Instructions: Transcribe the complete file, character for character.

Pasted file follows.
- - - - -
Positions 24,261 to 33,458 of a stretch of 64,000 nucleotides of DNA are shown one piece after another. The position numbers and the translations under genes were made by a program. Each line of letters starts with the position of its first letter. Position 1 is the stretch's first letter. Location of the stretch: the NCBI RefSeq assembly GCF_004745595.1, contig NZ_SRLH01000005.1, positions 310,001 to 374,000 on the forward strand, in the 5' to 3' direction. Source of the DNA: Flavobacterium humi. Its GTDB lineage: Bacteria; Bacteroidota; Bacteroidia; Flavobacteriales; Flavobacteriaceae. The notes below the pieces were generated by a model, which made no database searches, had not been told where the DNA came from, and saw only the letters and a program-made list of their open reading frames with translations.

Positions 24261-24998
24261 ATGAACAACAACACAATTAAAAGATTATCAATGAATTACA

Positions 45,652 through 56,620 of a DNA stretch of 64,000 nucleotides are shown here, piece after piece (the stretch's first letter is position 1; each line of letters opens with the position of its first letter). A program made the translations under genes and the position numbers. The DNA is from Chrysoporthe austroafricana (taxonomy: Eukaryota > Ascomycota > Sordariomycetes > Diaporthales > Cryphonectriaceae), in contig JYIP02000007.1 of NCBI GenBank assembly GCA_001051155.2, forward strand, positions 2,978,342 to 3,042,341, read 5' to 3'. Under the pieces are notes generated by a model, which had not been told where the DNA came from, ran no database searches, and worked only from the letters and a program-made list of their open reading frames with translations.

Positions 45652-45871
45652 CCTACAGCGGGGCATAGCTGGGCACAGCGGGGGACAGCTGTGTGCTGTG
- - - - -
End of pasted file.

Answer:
Positions 24,261 to 33,458 of a stretch of 64,000 nucleotides of DNA are shown one piece after another. The position numbers and the translations under genes were made by a program. Each line of letters starts with the position of its first letter. Position 1 is the stretch's first letter. Location of the stretch: the NCBI RefSeq assembly GCF_004745595.1, contig NZ_SRLH01000005.1, positions 310,001 to 374,000 on the forward strand, in the 5' to 3' direction. Source of the DNA: Flavobacterium humi. Its GTDB lineage: Bacteria; Bacteroidota; Bacteroidia; Flavobacteriales; Flavobacteriaceae. The notes below the pieces were generated by a model, which made no database searches, had not been told where the DNA came from, and saw only the letters and a program-made list of their open reading frames with translations.

Positions 24261-24998
24261 ATGAACAACAACACAATTAAAAGATTATCAATGAATTACA

Positions 45,652 through 56,620 of a DNA stretch of 64,000 nucleotides are shown here, piece after piece (the stretch's first letter is position 1; each line of letters opens with the position of its first letter). A program made the translations under genes and the position numbers. The DNA is from Chrysoporthe austroafricana (taxonomy: Eukaryota > Ascomycota > Sordariomycetes > Diaporthales > Cryphonectriaceae), in contig JYIP02000007.1 of NCBI GenBank assembly GCA_001051155.2, forward strand, positions 2,978,342 to 3,042,341, read 5' to 3'. Under the pieces are notes generated by a model, which had not been told where the DNA came from, ran no database searches, and worked only from the letters and a program-made list of their open reading frames with translations.

Positions 45652-45871
45652 CCTACAGCGGGGCATAGCTGGGCACAGCGGGGGACAGCTGTGTGCTGTG